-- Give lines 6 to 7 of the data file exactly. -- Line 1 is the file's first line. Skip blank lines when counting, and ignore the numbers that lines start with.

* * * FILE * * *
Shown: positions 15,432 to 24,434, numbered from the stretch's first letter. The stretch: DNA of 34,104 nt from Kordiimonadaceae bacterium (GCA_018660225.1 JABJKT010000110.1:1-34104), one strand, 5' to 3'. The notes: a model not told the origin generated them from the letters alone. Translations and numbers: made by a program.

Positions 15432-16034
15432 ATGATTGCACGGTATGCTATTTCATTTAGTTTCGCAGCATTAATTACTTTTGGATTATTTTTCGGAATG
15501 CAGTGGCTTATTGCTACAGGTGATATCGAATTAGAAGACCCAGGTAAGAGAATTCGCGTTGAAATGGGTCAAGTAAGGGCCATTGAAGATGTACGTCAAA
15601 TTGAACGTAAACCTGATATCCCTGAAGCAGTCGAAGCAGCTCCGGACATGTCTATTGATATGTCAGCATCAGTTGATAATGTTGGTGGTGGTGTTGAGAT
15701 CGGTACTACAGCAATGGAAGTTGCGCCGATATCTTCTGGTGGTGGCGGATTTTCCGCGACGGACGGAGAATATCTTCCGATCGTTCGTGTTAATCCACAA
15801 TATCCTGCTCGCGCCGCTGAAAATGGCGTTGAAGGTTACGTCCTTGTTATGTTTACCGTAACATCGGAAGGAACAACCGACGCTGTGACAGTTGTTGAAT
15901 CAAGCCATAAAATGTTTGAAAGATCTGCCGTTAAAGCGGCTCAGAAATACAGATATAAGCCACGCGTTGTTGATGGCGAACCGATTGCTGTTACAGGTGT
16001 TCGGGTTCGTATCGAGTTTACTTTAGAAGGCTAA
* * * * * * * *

15701 CGGTACTACAGCAATGGAAGTTGCGCCGATATCTTCTGGTGGTGGCGGATTTTCCGCGACGGACGGAGAATATCTTCCGATCGTTCGTGTTAATCCACAA
15801 TATCCTGCTCGCGCCGCTGAAAATGGCGTTGAAGGTTACGTCCTTGTTATGTTTACCGTAACATCGGAAGGAACAACCGACGCTGTGACAGTTGTTGAAT